How Brain Scans Reveal The Ways LSD Expands Our Consciousness
Lysergic acid diethylamide. Arguably one of the most fascinating chemicals known to mankind. Since its accidental synthesis by Albert Hoffman on 16 November 1938, LSD has been a centre point of western counterculture, spirituality and mind expansion.
A lysergic trip lasts roughly 12 hours, and can be the most intense, life changing experience a human being can undergo. LSD opens the ‘doors of perception’, allowing the user to go beyond normal sensual, psychological and spiritual experience, to the vast unexplored planes of the unconscious mind.
Since the mid-50s, millions of people have taken LSD. It’s been taken by artists, musicians, businesspeople, entrepreneurs and everyone in between. Despite this, we know remarkably little about how LSD works in the brain.
WHAT WE KNOW SO FAR
The psychological and physiological effects, although subjectively documented and explored extensively from individual experiences and accounts, can be rather unpredictable. However, it is fairly certain that LSD’s characteristic psychological effects are due to its mimicking of serotonin, a neurotransmitter linked to mood regulation and memory.
Our understanding of the human mind is basic at best, and so naturally, attempting to fully understand the complex interaction of a molecule such as LSD with the brain is a foreboding task.
However the secrets of Lucy are slowly being revealed through objective experimentation and technological advancements. And, if you’re as curious as I am, you’ll be craving to understand what’s going on behind the scene of the psychedelic experience.
For a very short period of the 20th century, LSD was legal, widespread, and gaining rapid momentum among the hippie counterculture movement. During this time, studies conducted by the researchers of the time showed great promise for the molecule’s therapeutic uses. However since its prohibition, a decision that many argue had political motivation, research has all but dried up.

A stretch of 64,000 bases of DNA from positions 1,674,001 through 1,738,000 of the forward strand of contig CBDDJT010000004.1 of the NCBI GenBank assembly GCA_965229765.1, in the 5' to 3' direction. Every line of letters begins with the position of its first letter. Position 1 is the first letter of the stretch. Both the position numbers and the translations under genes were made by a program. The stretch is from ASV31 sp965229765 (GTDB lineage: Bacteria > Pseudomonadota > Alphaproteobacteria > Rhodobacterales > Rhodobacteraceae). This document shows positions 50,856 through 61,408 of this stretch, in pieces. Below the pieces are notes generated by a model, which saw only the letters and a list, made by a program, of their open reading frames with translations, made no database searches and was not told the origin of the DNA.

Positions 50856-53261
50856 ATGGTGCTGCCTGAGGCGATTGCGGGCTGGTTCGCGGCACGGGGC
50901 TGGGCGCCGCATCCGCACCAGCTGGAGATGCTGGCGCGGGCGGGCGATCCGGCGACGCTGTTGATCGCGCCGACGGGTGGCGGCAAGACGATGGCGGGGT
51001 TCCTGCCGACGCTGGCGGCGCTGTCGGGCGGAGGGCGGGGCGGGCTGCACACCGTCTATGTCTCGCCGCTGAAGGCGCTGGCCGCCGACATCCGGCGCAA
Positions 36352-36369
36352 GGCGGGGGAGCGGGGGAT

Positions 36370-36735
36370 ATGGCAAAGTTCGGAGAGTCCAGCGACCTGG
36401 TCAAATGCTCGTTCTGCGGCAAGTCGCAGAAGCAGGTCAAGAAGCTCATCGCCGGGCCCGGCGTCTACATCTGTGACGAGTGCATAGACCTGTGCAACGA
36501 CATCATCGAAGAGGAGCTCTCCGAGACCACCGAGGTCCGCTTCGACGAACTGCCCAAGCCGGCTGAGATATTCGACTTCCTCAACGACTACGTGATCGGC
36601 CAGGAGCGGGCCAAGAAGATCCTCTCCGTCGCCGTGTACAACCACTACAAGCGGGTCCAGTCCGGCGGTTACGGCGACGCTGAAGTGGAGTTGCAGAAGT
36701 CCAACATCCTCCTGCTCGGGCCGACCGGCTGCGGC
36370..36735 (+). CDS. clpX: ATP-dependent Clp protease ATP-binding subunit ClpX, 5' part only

Until recently. David Nutt, a researcher from Imperial College London, launched an almost completely crowdfunded study involving brain scans of participants whilst under the effects of a moderate dose of 75ug of LSD.
Results revealed marked changes in brain blood flow, electrical activity, and network communication patterns that correlated strongly with the drug’s hallucinatory and consciousness-altering properties.
Brain activity on LSD (right) is much higher than normal.
From Carhart-Harris et al (2016)
The scans show a massive increase of brainwave activity, as well as communication between parts of the brain that usually would never communicate. This explains certain effects of LSD, such as synaesthesia (the merging of sense experience), and visual hallucinations.
These findings prove that LSD causes a massive change in brain activity; specifically, LSD affects the presence and frequency of alpha brainwaves in a manner associated with meditation, creativity, enhanced problem solving, and reductions in depression, stress and anxiety. This highlights LSD’s potential for drastic change in an individual’s psychology.
I think most psychonauts would attest to the ability of psychedelics, LSD included, to drastically alter the user’s thought patterns – to open the minds web of conditioning up to new perspectives, new ways of looking at situations. And as Wayne Dyer, a famous spiritual teacher, is known to say, “If you change the way you look at things, the things you look at change.”
A FUTURE WITHOUT FEAR
Even though ranked as the second least harmful drug, just below Psilocybin Mushrooms, and far above Cannabis, Tobacco, and Alcohol, LSD remains illegal in the UK since 1966. Due to its schedule 1 status, it is extremely hard for researchers to get ahold of the substance, let alone fund research projects to try and attain the potential benefits, or negative side effects, of its use.
What is certain however, is that current research points heavily towards the idea that LSD, and other psychedelic substances, could be used both therapeutically, and for personal growth. You don’t have to go far to find individuals proclaiming the great changes psychedelic use has made in their lives and minds.
We can only hope that one day, perhaps soon, that the cultural stigma of psychedelic drugs such as LSD might be lifted; that as a species we can look objectively at the potential for the development of our culture, and of ourselves.
“Psychedelics are illegal not because a loving government is concerned that you may jump out of a third story window. Psychedelics are illegal because they dissolve opinion structures and culturally laid down models of behaviour and information processing.
They open you up to the possibility that everything you know is wrong.”
– Terence McKenna